After the thirteenth century, Mosul fell on hard times, and it was devastated in the Mongol wars. Even so, Christian life persisted in the surrounding religious houses. We get a sense of this from the invaluable manuscript of ancient Syriac Christian writings like the Cave of Treasures that is now preserved in the British Museum. It was copied in the 1709 by the learned priest Homô, the son of the priest Daniel, who lived in Alqosh, near Mosul. Without the devoted work of scholars like Homô, our knowledge of ancient Eastern Christianity would be vastly poorer than it is.
 
The ruin of Christian Mosul is a modern affair. By the early twentieth century, the dreadful state of public order in Northern Mesopotamia had severely reduced the Christian population, while Kurdish raids and bandit attacks repeatedly hit the monasteries, and devastated their libraries. The First World War offered a near-death blow, as the Ottoman Turks inflicted local Christians the same attempted genocide they were currently directing against the Armenians. By the 1920s, the once transcontinental Church of the East, the Assyrian Church, was reduced to about forty thousand survivors clinging to the Mosul area.
 
Even so, the Assyrian community revived, and it coexisted with other Christian communities, with the Catholic Chaldeans, with Syrian Orthodox, and with Orthodox Arabs. Christians hoped, in fact, to benefit from the state secularism promised by Saddam’s Ba’ath regime. Mosul was the home of Saddam’s notorious foreign minister, who changed his Christian name Michael Yuhanna into the more Muslim-sounding Tariq Aziz.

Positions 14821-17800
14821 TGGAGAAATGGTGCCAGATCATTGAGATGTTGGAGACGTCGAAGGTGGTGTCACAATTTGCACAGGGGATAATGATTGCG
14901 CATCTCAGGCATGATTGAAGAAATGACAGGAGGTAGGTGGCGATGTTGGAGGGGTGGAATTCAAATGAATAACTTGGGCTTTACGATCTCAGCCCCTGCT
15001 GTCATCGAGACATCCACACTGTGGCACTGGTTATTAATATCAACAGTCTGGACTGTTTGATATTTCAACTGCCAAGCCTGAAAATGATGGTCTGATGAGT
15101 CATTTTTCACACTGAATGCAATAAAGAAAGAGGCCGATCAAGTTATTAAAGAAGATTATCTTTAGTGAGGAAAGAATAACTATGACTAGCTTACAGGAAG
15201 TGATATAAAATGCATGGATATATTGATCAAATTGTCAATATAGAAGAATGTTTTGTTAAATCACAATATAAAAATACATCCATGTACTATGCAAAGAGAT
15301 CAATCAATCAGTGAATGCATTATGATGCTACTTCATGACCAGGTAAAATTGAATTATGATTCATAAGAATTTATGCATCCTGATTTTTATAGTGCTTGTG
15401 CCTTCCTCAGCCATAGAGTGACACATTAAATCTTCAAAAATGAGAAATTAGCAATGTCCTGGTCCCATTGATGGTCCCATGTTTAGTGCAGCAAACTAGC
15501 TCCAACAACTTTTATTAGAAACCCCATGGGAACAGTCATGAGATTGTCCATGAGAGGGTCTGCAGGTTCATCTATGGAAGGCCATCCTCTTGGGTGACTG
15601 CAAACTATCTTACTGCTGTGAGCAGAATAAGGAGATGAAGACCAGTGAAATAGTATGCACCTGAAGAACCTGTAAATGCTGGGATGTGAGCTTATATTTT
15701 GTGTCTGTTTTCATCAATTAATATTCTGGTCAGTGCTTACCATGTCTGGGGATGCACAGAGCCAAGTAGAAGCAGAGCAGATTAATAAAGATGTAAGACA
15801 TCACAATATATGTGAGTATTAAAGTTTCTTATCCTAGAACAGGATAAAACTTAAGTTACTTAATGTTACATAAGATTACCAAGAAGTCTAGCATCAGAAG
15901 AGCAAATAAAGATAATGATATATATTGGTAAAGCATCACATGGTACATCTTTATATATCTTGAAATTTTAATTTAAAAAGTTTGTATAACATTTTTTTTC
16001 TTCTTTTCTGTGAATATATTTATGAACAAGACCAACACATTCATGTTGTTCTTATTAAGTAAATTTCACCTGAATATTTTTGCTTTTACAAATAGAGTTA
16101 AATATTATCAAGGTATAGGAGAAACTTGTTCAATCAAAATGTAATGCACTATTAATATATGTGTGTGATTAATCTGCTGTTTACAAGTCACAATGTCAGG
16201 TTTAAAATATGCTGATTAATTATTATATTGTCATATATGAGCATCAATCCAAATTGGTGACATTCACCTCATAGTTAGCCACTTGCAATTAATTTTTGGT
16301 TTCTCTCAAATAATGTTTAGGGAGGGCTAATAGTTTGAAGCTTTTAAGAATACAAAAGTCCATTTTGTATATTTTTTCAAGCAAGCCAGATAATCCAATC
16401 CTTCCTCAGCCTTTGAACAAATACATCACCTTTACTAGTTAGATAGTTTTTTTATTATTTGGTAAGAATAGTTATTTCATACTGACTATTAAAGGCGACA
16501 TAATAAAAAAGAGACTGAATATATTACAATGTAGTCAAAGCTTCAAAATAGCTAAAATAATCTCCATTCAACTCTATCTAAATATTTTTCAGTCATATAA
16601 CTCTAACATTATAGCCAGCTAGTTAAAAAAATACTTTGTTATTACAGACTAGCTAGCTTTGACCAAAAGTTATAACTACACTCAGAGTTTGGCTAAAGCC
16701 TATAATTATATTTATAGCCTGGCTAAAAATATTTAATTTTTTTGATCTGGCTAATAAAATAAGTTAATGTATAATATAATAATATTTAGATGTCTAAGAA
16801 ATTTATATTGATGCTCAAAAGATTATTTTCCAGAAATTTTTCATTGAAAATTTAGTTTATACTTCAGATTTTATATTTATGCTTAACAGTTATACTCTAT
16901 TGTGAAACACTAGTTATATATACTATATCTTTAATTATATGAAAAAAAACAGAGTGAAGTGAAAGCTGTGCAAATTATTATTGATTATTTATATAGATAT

But to no avail. Islamist violence surged after the 2003 U.S. invasion, and the ISIS campaign may well prove the last straw. Agonizingly, for anyone who knows the area’s history, the article I mentioned about the Christians’ final stand was illustrated by an image of Mar Mattai, which is now a sanctuary for local civilians.

For anyone who cares about Christian history, it’s like the end of the world.


Philip Jenkins is a Distinguished Professor of History at Baylor University and author of The Great and Holy War: How World War I Became a Religious Crusade.
On June 10, the city of Mosul fell to the forces of ISIS, the extremist Islamic State of Iraq and al-Shams. Politically, this is a catastrophe for American hopes of preserving the settlement they had uneasily imposed on the region, while a humanitarian catastrophe looms. Particularly hard hit are the region’s Christians, who have no wish to live under jihadi rule. A heartbreaking story in the The Telegraph recently headlined “Iraq's beleaguered Christians make final stand on the Mosul frontline.”

So much has been widely reported, but what has been missing in media accounts is just how crucially significant Mosul is to the whole Christian story over two millennia. Although the destruction of Christian Mosul has been drawn out over many years, the imminent end is still shocking. The best way to describe its implications is to imagine the annihilation of some great European center of the faith, such as Assisi, Cologne, or York. Once upon a time, Mosul was the heart of a landscape that was no less thoroughly Christ-haunted.

Mosul itself was a truly ancient Assyrian center, which continued to flourish through the Middle Ages. No later than the second century AD, the city had a Christian presence. This was a vital base for the Church of the East, the so-called Nestorian Church, which made it a metropolitan see. Also present were the so-called Monophysites, today’s Syrian Orthodox Church. These churches used Syriac, a language close to that of the apostles, and Syriac-speaking villages still survive in the Mosul area.